Posted by Michael Collins on December 5th, 2010
CELDF note: Here’s a commentary from one of our Democracy School graduates. Maybe it’s time for you to host a School in your community…
A couple of years ago, my son Logan and I completed the Daniel Pennock Democracy School. The 2-day program is offered by the Community Environmental Legal Defense Fund (CELDF) in Chambersburg, PA. The notion that nature somehow has rights has captured my imagination since my involvement with the Interfaith Roundtable on Sustainability in 1998, discussed in an earlier post on this site. I have to say that the program had a profound impact on my thinking about the meaning of sustainability and I am grateful to Thomas Linzey, Ben Price, and the other staff members for a weekend of education about the roots of U.S. culture.
Among the many notions I took away from that class, the two that have stayed with me is that corporations once had to serve the public’s interest. If it failed to do that, its charter could be revoked. The other one is the idea that nature, in some way, has rights, that can codified, at least locally, and now I learn, throughout a country. According to CELDF, a few months ago, Ecuador in September considered a new constitution that provides to the country’s “tropical forests, islands, rivers, and air” similar rights to humans. Clearly we need to continue to think about how to do this, but my view is that what CELDF is doing may be some of the most important work on the planet today.
I thought of CELDF as I have read excerpts from Tom Friedman’s new book, Hot, Flat and Crowded. I enjoy Friedman’s writings on a number of issues, and this book is no exception. But, I was hoping for something else, and I found it, but not until the very last page where he describes a eulogy delivered by Amory Lovins at Donella Meadow’s memorial service:
A biologist, perhaps E.O. Wilson, noted that bees, ants, and termites, through not very smart individually, display high intelligence collectively-and then he added, “People seem just the opposite.” Dana was no exception. She was one of those promising specimens that are turning up more and more often in the search for intelligent life on earth-one of those much higher primates whose love, logic, radical stubbornness, courage, and passion awaken the rest of us to our ability and our responsibility to save the world…She wrote three years ago, “By nature I’m an optimist; to me all glasses are half-full,” yet she didn’t shrink from reporting bad news, always blended with encouragement about how to do better. She treated the future as choice, not fate, and she defined with luminous clarity how to do (as one sometimes must) what is necessary. She shared Rene Dubos’s view that despair is a sin, so when asked if we have enough time to prevent catastrophe, she’d always say that we have exactly enough time-starting now. Two years ago, when emailing an unusually somber column about events that made her weep, she appended the following note as the counterpoint: “A CEO was having to babysit for his young daughter. He was trying to read the paper but was totally frustrated by the constant interruptions. When he came across a full page of the NASA photo of the Earth from space, he got a brilliant idea. He ripped it up into small pieces and told his child to try to put it back together. He then settled in for what he expected to be a good half-hour of peace and quiet. But only a few minutes had gone by before the child appeared at his side with a big grin on her face. “You’ve finished already?” he asked. “Yep,” she replied. “So how did you do it?” “Well, I saw there was a picture of a person on the other side, so when I put the person together, the Earth got put together too….”.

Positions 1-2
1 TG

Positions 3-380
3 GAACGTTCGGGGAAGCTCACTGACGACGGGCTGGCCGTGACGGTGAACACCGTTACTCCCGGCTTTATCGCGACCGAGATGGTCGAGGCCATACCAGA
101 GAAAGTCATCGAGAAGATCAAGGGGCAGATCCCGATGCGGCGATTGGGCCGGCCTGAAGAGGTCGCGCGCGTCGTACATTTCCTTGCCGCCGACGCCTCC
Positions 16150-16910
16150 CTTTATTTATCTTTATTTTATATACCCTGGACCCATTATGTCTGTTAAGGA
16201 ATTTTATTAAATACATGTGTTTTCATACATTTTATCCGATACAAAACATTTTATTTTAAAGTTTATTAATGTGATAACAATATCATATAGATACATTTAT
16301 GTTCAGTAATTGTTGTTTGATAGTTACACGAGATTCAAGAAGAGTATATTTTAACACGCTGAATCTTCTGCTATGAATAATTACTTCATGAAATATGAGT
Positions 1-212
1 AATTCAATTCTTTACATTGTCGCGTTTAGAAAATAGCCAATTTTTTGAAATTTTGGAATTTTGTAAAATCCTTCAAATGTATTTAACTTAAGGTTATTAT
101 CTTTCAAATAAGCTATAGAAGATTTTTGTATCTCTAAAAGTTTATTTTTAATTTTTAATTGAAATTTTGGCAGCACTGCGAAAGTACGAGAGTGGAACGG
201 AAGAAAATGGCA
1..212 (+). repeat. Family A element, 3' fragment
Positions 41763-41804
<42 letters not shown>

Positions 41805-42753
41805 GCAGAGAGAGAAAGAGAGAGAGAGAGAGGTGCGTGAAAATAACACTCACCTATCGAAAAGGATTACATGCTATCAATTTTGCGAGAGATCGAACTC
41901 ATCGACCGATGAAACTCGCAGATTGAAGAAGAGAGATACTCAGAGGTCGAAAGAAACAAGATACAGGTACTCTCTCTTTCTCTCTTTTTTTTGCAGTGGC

Friedman then says:
There is so much to admire in that eulogy: the conviction that the future is our choice, not our fate, that when you put people together you put the planet together, that there is nothing in the universe quite as powerful as six billion minds wrapping around one problem…
Great. I totally agree. But, at least for me, there is another message here. That literally behind a whole earth is a whole person, and I don’t believe we will ever be whole until we acknowledge our total physical and moral interdependence with nature and bring that awareness into every dimension of human endeavor, including governance, through the work of organizations like CELDF, and through economics, as we are trying to begin.